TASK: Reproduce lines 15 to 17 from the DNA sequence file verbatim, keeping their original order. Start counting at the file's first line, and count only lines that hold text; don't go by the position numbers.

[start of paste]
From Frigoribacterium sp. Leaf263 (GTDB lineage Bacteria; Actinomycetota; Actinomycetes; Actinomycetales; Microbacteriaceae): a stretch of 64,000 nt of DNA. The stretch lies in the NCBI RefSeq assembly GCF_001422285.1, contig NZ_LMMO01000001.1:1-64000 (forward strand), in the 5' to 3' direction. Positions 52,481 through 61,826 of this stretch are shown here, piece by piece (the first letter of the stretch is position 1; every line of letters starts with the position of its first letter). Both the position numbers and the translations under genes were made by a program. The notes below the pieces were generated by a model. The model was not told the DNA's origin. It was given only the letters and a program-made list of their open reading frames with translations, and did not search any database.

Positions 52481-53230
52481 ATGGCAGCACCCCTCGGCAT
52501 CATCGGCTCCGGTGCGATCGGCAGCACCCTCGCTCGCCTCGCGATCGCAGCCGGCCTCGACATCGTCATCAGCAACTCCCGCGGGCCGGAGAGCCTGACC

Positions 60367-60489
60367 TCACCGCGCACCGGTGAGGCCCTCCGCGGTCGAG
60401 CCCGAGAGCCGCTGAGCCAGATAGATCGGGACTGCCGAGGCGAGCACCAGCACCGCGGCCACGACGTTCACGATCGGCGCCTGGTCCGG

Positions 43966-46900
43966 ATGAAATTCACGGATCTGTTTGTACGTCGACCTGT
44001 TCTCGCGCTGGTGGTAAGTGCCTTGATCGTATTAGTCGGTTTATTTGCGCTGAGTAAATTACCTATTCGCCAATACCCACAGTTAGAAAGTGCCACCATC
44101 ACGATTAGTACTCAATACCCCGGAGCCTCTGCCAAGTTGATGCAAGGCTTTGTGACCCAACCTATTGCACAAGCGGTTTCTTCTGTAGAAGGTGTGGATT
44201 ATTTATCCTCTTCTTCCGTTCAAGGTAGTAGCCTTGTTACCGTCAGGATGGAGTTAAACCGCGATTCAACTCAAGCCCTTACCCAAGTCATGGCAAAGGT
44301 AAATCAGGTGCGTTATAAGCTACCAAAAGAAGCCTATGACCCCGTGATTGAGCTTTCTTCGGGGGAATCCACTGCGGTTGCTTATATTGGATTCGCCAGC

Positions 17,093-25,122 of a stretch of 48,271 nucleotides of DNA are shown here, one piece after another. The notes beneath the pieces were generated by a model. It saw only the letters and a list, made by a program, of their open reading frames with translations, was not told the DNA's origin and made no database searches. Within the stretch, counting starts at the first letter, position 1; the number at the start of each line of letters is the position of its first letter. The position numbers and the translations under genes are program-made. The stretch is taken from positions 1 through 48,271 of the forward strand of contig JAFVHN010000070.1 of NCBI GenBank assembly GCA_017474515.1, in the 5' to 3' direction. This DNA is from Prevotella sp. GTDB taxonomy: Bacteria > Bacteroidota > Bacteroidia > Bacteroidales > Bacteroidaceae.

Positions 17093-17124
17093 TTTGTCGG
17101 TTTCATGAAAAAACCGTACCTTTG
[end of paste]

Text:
Positions 17093-17124
17093 TTTGTCGG
17101 TTTCATGAAAAAACCGTACCTTTG